Artist: Craig LaRotonda // Title: "My Malignant Twin" // 464 Gallery // Through Nov. 3

Just in time for Halloween, 464 Gallery on Amherst Street has opened its third annual "Monster" exhibition. One of the highlights is Craig LaRotonda's piece above, a characteristically sinister and disturbing painting that evokes a not-so-nice narrative. Here's what LaRotonda had to say about the painting's discomfiting subjects:

"This painting is about brothers who are Siamese twins. One of the twins is evil and the other is good. The good brother must burden the weight of his bad brother who has no legs or arms and is sick. They live in the forest where they can exist unbothered by their unique deformity."

The show runs through Sunday.

--Colin Dabkowski

Remembering Lou Reed's Buffalo performances

Lou Reed didn't play Buffalo very often, but two shows in our area have become the stuff of legend over the years. In fact, it seems that more people claim to have been at these two shows than could actually have fit in the venues at the time. (This is a lot like Nirvana's  November 5th, 1993 appearance at UB's Alumni Arena,  which, apparently, everyone I've ever met in Buffalo attended. LOL.)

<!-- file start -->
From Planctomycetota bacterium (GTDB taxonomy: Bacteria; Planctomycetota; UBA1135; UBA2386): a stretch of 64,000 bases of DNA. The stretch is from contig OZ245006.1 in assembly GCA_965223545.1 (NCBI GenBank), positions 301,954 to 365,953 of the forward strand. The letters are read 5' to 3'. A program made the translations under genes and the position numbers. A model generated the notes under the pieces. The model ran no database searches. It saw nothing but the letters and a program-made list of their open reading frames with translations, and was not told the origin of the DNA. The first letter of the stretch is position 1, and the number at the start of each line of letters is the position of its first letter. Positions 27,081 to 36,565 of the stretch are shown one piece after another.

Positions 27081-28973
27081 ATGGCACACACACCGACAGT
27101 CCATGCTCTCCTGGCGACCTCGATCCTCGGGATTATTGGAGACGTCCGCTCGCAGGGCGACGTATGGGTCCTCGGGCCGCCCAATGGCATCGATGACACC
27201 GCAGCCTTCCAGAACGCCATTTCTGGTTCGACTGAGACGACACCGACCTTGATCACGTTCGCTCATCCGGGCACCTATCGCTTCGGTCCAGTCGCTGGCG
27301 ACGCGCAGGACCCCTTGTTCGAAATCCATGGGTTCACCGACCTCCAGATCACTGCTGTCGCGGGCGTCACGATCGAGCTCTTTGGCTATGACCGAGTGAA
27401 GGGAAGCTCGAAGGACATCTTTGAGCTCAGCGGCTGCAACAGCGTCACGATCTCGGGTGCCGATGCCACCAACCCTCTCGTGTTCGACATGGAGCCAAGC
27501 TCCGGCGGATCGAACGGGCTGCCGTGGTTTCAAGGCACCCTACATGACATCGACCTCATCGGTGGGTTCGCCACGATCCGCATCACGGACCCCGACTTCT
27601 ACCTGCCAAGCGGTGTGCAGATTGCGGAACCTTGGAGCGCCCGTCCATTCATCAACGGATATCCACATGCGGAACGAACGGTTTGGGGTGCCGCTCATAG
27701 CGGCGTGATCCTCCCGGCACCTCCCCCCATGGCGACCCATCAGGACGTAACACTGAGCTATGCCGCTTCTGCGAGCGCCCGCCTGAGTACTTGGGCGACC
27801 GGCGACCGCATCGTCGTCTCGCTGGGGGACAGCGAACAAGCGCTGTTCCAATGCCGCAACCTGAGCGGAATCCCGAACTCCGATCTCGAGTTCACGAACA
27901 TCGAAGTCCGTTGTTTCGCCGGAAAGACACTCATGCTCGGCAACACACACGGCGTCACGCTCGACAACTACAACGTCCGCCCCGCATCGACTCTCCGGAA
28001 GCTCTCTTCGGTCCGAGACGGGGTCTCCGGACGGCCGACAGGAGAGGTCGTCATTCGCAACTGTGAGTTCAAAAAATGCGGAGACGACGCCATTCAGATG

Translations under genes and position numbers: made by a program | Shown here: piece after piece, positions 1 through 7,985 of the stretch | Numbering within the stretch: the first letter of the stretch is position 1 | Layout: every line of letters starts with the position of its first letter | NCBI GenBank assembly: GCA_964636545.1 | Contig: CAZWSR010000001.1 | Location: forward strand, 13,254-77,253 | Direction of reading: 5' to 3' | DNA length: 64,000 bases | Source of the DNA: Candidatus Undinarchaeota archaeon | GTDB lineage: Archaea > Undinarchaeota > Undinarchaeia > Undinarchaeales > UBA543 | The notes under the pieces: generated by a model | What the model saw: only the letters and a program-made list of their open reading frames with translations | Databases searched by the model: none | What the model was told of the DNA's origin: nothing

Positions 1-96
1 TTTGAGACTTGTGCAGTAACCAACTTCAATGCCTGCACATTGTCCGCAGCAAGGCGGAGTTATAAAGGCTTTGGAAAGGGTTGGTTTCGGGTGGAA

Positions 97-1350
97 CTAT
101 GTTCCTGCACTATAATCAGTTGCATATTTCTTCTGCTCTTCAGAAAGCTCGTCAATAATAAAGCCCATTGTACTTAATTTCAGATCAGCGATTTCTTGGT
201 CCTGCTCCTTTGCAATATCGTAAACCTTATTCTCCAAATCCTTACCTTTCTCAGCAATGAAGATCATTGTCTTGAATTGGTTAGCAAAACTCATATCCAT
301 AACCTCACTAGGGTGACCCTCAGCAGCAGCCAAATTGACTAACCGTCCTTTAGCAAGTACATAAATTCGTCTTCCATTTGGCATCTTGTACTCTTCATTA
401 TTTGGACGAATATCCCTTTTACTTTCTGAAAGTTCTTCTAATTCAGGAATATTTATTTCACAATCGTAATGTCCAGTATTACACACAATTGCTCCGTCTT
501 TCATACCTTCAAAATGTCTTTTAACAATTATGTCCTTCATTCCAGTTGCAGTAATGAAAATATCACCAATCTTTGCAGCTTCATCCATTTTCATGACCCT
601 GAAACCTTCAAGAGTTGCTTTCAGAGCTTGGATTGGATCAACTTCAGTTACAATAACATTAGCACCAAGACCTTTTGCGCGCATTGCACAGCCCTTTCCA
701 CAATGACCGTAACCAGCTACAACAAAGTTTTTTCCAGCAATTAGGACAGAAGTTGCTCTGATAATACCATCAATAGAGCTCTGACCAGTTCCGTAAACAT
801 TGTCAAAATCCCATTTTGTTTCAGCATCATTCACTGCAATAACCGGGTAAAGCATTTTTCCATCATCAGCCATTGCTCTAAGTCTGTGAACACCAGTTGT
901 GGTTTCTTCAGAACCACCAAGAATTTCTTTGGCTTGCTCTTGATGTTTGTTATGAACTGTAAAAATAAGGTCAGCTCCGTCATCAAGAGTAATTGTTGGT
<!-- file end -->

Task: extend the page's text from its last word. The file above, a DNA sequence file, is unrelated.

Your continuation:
Reed performed at the New Century Theatre in Buffalo on May 9th, 1975. He was back a few years later for an April 28th, 1978 show in the gym at Buffalo State College. Here are the setlists from both shows.

- Jeff Miers 


Lou Reed, May 9th, 1975, New Century Theatre

Sweet Jane

I Wanna Be Black

Coney Island Baby

I'm Waiting For the Man

You Can Dance

How Do You Think It Feels?

Downtown Dirt

Walk On the Wild Side


Complete the Story Now

White Light/White Heat

Oh, Jim

Rock & Roll


Lou Reed, April 28, 1978, Buffalo State College

Gimmie Some Good Times

Satellite of Love

Leave Me Alone

I Wanna Be Black

Walk On the Wild Side

Coney Island Baby


Street Hassle

Sweet Jane

Rock & Roll



Buffalo Public Theatre launches tonight with 'Our Town'